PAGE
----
Academia 101: A Crash Course on How Colleges and Universities Work
Instructor: Annie Downey
Dates: Not currently scheduled
Credits: 1.5 CEUs or 15 PDHs
Academia is a world all its own. Understanding how it works is one of the most important things academic librarians need to know to be successful. This course will focus on the structural aspects of higher education that make it unique and can be challenging for librarians new to academia to learn quickly on the job. Participants will gain a broad understanding of academic culture, including governance structures and the roles and responsibilities of faculty and administrators. You will learn about issues important to administrators, such as retention, accreditation, and funding; and issues important to faculty, such as tenure, research, and shared governance; and how these can sometimes create tension within organizations. You will learn about the structure of faculty work and begin to develop ideas on how you can integrate your work as a librarian effectively into the teaching and research cycle. We will look at some of the broad disciplinary differences at play and how these show up in how students and faculty use the library. All aspects of the course will be geared towards helping you use your new knowledge of how higher education is organized and functions to communicate effectively with faculty, administrators, and staff.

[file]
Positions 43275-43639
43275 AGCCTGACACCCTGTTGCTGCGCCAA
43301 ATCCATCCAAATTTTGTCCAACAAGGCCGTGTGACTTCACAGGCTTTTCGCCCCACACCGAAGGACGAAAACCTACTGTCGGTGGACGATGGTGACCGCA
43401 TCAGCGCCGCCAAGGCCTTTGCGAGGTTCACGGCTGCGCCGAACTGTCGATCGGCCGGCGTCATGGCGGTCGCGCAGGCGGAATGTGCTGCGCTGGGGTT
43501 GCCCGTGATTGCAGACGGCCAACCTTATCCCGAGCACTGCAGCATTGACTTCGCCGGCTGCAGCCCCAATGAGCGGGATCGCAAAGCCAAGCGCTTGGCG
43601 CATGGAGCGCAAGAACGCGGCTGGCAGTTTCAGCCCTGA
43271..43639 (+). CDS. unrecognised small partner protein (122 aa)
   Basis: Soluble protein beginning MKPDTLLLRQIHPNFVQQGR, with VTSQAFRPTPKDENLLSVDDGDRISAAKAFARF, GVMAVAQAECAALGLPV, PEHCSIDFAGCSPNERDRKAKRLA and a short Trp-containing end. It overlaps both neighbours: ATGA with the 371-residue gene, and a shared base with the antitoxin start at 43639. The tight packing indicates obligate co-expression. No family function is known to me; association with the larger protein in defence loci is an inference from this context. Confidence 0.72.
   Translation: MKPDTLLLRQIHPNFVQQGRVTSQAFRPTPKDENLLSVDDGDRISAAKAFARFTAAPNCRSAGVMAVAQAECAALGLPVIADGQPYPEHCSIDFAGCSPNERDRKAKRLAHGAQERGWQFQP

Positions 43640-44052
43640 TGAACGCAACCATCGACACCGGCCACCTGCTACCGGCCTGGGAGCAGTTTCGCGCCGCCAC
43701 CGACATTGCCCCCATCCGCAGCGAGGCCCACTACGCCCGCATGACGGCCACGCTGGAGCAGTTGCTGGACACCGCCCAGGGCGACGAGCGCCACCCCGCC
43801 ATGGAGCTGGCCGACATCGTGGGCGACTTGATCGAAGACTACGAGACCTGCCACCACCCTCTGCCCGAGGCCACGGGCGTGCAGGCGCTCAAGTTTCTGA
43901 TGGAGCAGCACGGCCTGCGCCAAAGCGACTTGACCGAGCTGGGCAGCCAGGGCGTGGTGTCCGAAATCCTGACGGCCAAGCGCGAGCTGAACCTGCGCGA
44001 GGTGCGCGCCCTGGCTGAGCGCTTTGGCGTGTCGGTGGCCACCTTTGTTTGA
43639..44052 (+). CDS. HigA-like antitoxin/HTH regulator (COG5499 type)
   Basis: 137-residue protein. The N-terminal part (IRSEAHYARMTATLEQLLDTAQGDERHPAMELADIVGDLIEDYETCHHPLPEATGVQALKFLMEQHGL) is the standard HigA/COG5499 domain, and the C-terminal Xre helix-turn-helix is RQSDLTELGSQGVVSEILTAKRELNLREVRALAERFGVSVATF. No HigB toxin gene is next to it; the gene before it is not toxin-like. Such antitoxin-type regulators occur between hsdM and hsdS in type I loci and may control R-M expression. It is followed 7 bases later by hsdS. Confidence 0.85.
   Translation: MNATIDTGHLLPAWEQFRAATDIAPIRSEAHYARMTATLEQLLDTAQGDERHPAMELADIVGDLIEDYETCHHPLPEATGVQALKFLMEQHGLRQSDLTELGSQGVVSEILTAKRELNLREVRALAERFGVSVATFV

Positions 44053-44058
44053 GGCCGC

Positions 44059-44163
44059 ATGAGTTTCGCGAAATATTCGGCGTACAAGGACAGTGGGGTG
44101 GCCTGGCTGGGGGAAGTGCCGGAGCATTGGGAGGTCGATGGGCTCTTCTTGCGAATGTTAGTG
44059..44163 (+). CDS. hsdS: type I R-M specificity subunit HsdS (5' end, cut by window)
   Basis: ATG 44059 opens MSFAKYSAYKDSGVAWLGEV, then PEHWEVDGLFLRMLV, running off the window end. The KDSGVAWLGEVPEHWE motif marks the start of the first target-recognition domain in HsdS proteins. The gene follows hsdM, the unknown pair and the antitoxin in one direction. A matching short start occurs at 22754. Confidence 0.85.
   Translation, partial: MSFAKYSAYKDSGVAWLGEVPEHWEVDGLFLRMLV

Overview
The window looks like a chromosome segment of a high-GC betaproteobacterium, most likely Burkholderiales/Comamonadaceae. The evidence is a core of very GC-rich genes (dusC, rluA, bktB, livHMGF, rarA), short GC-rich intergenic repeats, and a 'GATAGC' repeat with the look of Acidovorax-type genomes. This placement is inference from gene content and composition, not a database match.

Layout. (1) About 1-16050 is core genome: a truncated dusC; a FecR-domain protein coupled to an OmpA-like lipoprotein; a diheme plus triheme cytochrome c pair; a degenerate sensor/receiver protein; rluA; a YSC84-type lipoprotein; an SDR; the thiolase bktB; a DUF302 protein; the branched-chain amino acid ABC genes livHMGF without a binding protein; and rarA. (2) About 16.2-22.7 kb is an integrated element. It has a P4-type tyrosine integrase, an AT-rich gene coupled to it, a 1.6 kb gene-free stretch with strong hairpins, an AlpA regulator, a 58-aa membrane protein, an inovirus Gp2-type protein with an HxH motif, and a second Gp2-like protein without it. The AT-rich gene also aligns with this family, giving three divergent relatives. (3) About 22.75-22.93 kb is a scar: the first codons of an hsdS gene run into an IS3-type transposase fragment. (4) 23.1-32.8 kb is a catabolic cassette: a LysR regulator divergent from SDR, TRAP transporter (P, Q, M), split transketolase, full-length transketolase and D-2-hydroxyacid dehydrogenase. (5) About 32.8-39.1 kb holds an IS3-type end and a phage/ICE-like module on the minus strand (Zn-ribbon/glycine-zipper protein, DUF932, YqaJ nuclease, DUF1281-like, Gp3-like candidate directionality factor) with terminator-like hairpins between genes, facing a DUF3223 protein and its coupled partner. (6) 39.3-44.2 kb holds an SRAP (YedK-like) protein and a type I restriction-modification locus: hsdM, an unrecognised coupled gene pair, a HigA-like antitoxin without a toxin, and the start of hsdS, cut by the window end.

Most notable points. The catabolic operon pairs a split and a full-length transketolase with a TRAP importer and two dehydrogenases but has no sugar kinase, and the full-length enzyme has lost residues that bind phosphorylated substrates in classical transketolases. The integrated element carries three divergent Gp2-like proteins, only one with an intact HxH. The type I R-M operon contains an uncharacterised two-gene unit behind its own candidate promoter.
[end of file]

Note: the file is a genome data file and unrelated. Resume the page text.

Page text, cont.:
Annie Downey currently serves as the Director of Research Services at the Reed College Library, in Portland OR. She completed her PhD in Higher Education at UNT, where the focus of her research was critical information literacy. She has written and presented on information literacy, K-20 library instruction, active teaching techniques, assessment, and academic library administration, and is the author of the recent Library Juice Press publication, Critical Information Literacy: Foundations, Inspiration, and Ideas. Interview with Annie Downey
This is an online class that is taught asynchronously, meaning that participants do the work on their own time as their schedules allow. The class does not meet together at any particular times, although the instructor may set up optional sychronous chat sessions. Instruction includes readings and assignments in one-week segments. Class participation is in an online forum environment.
Please contact us to arrange a special session of this class for a group of seven or more, with a negotiable discount, or to be notified when it is next scheduled.